Even though I use punishment (in the form of words or body language), I feel confident that my students still know I care about them. Additionally, they know to try something different than what they just tried.  

(I should note:  if you observe that punishment causes anger, sadness, aggression or self-esteem issues with any of your students, you should stop and consult with the rest of the child's IEP team or behavior experts at your disposal.  Also, never use strategies that may conflict with a child's behavior plan or established plan of reinforcement without consulting with the child's team.)

TIPS for using POSITIVE REINFORCEMENT & PUNISHMENT: 

1) Always use BOTH!!  How depressing would it be if a child only received punishment!? Therapy would be a beat down for both of you!  On the other hand, if you only use positive reinforcement, progress may be slower because your student may not have a clear understanding of what changes he/she needs to make with his/her communication. 

2) Always be sure to only positively reinforce behaviors (communication habits) that you want to strenghten! Likewise, always be sure to only punish behavior you want the child to decrease! Don't let any of those correct responses get by without at least a nod of approval, and don't let the belly flop responses get by without correction.  I see my fair share of SLPs doing drill silently-  tallying away but not giving feedback to the student.  All the while I think, "I wonder if they think they're doing well or not?"  How will they know what to KEEP doing if the therapist doesn't make it completely clear!?  How will they know what to STOP doing if they're not told!? 

3) Vary the type of positive reinforcement AND punishment! Saying "good job" 100 times will surely lose its impact on a student.  Likewise, "that's not right, try this" will also lose its mojo! Change it up to keep your reinforcement and punishment powerful! 

4) Consider each student! If verbal positive reinforcement isn't enough, pair it with high fives, stickers, tangibles, etc.  Positive reinforcement isn't reinforcement at all if it isn't something a child wants. Find out what motivates each child, and remember that reinforcers don't always maintain their power.  Some children lose interest in what you may be providing so you need to keep re-evaluating what's really reinforcing for a child.  In the same way, they may get "immune" to your stink eye or thumbs down punishers.  Change it up! Little Bee Speech got it right with its Articulation Station Pro app which allows SLPs to give a lovely "ding" sound when a child says a speech target correctly and an aversive buzzer-like "bomp" sound when he/she gets it wrong.  That's such a simple but effective form of punishment and positive reinforcement in one place.  (By the way, I don't get anything from that company for saying that! It's just my honest opinion)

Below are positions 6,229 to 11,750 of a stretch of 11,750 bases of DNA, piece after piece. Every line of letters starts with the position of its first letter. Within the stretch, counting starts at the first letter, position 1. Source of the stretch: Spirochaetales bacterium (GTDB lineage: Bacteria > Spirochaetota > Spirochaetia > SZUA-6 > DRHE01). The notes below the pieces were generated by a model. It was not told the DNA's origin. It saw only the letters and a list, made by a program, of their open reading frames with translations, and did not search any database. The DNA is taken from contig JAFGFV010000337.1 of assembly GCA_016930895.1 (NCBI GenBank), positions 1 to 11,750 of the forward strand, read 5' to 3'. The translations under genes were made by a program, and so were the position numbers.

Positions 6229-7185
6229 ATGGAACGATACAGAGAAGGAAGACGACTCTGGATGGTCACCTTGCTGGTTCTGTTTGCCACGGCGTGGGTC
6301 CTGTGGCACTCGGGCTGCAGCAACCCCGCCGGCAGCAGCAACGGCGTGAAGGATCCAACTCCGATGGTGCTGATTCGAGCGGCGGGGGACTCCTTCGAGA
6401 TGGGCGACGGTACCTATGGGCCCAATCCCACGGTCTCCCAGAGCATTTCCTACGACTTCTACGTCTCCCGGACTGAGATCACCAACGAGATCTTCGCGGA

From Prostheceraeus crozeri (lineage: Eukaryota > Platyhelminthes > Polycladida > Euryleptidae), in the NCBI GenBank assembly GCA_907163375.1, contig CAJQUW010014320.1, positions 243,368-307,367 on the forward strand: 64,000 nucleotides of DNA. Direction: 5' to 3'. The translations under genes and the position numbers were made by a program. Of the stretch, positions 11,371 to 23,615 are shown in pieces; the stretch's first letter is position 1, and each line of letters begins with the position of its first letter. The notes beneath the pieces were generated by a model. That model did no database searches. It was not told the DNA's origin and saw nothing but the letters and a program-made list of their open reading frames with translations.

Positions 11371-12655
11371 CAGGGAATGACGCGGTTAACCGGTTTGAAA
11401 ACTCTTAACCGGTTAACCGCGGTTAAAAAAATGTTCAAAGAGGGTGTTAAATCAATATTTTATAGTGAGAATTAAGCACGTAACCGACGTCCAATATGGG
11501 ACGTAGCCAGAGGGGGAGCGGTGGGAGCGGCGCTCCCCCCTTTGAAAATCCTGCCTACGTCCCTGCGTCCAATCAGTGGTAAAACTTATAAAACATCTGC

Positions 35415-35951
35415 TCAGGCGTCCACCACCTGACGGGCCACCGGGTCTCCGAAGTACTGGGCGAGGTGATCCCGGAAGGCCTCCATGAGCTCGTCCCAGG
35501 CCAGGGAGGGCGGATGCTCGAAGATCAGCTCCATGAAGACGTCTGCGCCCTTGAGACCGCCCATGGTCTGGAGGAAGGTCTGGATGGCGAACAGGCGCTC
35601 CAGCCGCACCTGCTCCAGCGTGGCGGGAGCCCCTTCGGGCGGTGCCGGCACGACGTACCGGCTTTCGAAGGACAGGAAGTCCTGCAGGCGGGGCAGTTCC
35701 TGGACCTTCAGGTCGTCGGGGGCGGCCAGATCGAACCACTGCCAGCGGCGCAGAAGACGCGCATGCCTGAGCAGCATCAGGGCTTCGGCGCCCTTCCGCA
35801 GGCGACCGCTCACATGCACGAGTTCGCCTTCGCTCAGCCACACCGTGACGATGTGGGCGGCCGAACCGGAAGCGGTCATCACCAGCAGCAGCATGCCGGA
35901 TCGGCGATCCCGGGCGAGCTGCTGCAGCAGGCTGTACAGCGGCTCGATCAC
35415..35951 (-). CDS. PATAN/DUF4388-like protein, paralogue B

5) BE CONSISTENT and keep your expectations high.  Children thrive with consistent expectations. They will be less confused when you give them clear positive reinforcement for desired behaviors and clear punishment for undesired behaviors.  It's important for all of us not to lose sight of what the real desired behavior is. For example, if a child has a lateral lisp, and suddenly it is less distorted, it's very tempting for us to start packing on the positive reinforcement because...  

It's better!! Hooray!! 
Uh, Oh....

be very careful, because that behavior is likely to increase, and better doesn't mean correct. I recently observed a therapist who was marking all distorted /s/ productions as correct. Soon after, she told me how much better his lateral lisp now was.  Hmmmm, yes it's better, but now he thinks it's spot on! YIKES!  Let's keep our ears and brains finely tuned and expectations high- and let's communicate honestly with our students and clients. They deserve that. 

I admit, I am no expert on this subject; it's just something I have used in my practice for the past 20 years. If you want to read more from the real experts, check out this interesting 2010 article by Anne K. Bothe and Janic Costello Ingham about Using Responses Contingencies in Evidence-Based Treatements for Children's Stuttering. 

Do YOU say NO & NOPE in speech therapy, too?  I want to know that I'm not alone :) 

Be sure to click on the links below to read all about what my cohorts, The Frenzied SLPs, think SLPs should always say! 






Jasper Roberts Consulting - Widget